trouble if you compare a voluntary risk (like smoking or driving a car) with the involuntary
risk which people face from an environmental hazard.

The Chemical Manufacturer's Association has, as noted above, assembled a manual
on risk communication for its plant managers. As well as addressing other risk
communication issues, the manual goes into a great deal of detail on the appropriate and
inappropriate use of risk comparisons. A summary of some of the key points made in that
document concerning the use of risk comparisons are included in the resource document on
page 35. In addition, some of the same points are noted below:
No risk comparison will be successful if it appears to be trying to settle the
acceptability question since "acceptability" is a value question, not a technical one.
Your job is to help the "public" reach its own decision on the "acceptability" of the
Quantity comparisons (like in how much is a million) are more useful than
probability comparisons.
Use comparisons of the same risk at different times (i.e. before and after the controls
were put on)
Use comparisons with a standard (i.e., vs 10"*)
Compare with different estimates of the same risk: that of the environmentalists and
industry and your own. If some one else has a higher risk estimate - say so!
Compare the risks associated with your proposed solution or action to that of
alternative solutions.
In general, it is important that you carefully think through any comparison that you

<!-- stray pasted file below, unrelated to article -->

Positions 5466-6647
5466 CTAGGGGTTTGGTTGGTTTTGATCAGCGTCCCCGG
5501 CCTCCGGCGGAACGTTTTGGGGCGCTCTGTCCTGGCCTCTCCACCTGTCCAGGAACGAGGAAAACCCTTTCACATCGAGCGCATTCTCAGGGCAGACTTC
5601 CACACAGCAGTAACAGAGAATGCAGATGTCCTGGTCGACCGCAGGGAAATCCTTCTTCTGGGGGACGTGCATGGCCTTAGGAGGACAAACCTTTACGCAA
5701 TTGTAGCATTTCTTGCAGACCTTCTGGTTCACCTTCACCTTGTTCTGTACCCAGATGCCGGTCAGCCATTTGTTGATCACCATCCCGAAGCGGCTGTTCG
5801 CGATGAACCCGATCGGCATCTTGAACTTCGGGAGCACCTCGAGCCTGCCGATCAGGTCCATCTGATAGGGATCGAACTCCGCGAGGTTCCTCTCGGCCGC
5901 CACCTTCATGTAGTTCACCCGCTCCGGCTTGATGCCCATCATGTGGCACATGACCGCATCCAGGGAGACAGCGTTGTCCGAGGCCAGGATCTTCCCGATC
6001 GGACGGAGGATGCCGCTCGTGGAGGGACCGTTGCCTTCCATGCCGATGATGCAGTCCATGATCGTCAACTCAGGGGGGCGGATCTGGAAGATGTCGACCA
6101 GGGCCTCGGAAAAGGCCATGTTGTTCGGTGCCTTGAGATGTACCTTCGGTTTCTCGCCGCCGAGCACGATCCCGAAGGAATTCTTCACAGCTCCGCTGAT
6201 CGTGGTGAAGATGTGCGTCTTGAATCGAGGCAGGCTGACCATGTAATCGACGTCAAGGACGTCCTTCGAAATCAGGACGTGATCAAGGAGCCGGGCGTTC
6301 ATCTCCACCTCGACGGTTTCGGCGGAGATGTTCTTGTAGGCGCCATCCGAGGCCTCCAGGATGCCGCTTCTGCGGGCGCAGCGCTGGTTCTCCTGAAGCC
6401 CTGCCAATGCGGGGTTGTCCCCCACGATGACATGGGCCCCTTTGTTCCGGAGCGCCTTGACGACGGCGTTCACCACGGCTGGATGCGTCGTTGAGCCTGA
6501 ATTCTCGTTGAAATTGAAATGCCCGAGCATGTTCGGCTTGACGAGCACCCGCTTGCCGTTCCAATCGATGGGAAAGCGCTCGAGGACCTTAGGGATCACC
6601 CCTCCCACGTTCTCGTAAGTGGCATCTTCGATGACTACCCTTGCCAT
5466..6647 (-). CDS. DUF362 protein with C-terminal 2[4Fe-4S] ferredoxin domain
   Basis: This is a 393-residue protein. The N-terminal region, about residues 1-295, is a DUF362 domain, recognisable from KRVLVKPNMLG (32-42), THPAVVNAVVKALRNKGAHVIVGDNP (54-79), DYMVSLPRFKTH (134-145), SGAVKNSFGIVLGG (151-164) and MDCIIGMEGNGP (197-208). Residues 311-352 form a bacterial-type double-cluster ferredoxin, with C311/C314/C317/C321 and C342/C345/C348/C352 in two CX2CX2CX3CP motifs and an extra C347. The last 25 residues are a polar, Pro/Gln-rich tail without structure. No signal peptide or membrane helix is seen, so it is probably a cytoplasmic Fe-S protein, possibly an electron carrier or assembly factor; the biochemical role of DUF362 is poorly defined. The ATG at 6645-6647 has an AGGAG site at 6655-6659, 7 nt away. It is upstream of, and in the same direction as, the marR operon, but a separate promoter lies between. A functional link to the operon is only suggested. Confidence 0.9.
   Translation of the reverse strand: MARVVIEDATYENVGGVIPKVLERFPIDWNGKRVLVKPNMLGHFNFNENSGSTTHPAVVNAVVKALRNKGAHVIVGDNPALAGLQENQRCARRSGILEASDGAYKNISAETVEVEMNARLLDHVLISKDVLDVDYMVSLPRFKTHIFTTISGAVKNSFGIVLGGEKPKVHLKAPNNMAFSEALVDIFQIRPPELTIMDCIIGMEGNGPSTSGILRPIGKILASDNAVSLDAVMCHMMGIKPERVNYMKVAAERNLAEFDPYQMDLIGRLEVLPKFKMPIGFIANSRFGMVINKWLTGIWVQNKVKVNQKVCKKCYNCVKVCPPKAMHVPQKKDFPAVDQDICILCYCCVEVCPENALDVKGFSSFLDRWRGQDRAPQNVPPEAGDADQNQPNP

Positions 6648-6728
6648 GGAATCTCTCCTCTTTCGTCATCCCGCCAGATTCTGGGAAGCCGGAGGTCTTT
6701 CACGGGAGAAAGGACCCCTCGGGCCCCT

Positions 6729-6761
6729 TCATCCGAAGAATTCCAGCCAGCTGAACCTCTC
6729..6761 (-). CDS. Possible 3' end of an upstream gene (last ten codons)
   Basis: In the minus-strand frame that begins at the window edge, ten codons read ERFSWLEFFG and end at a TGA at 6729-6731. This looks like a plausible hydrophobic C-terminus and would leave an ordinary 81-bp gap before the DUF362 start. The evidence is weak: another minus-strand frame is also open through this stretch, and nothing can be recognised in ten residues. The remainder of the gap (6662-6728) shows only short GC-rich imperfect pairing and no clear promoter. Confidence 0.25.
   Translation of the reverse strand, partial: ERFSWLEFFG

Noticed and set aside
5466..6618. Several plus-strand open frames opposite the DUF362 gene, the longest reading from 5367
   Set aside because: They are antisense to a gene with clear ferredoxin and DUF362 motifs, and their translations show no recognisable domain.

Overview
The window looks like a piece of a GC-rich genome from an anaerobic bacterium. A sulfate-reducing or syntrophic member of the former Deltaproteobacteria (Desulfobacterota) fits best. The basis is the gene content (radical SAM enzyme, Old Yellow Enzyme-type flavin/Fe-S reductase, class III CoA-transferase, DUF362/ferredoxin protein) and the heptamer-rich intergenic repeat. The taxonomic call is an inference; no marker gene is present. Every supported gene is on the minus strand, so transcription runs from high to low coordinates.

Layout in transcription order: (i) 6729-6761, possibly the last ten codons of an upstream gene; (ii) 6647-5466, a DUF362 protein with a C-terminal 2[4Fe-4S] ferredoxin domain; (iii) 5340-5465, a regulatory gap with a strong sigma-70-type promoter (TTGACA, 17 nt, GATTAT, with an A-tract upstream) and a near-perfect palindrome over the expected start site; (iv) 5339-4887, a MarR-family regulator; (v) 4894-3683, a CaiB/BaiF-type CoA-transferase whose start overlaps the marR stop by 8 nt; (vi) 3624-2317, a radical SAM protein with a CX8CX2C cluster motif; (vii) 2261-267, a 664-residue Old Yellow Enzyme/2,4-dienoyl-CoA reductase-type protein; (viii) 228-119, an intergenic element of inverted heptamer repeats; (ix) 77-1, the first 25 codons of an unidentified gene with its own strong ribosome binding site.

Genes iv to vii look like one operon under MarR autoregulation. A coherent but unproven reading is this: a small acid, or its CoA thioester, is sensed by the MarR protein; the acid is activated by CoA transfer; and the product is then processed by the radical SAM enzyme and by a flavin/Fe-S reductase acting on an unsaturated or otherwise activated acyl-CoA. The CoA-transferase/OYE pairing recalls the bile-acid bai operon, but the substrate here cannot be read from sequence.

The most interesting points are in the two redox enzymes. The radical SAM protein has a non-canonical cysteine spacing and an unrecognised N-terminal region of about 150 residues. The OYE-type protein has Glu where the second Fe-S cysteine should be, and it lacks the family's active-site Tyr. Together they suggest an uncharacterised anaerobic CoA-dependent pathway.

want to use. You must be as diligent in discerning the appropriateness and accuracy of a
proposed comparison as in providing any sort of technical information. Be especially
cognizant of your audience and their concerns and only use a comparison that addresses
those concerns adequately!
In trying to determine the appropriateness of a comparison, try to see it through the
perspective of the participants. Will this help him/her better understand the situation at
hand? Remember, that should be the goal of the comparison - to help the recipient
Be careful: An inappropriate comparison, which the audience finds "off the wall" or
patronizing or otherwise wrong can turn the audience off so they will not hear your

Video Segment
The next segment of tape shows small portions of a press conference at which Jack
Moore, AA for Pesticides and Toxic Substances at the time, is discussing the Agency's
decision to permit on-field testing of a genetically altered bacteria (ICE minus) that will
inhibit the freezing of strawberries and some discussion by one of the primary scientists
involved in the experiment. In addition, Steven Lindow, the lead scientist on the ICE
Minus experiment is seen explaining the nature of the experiment to the public, in a
number of different fora.
Consider the following quesdons when viewing the tapes.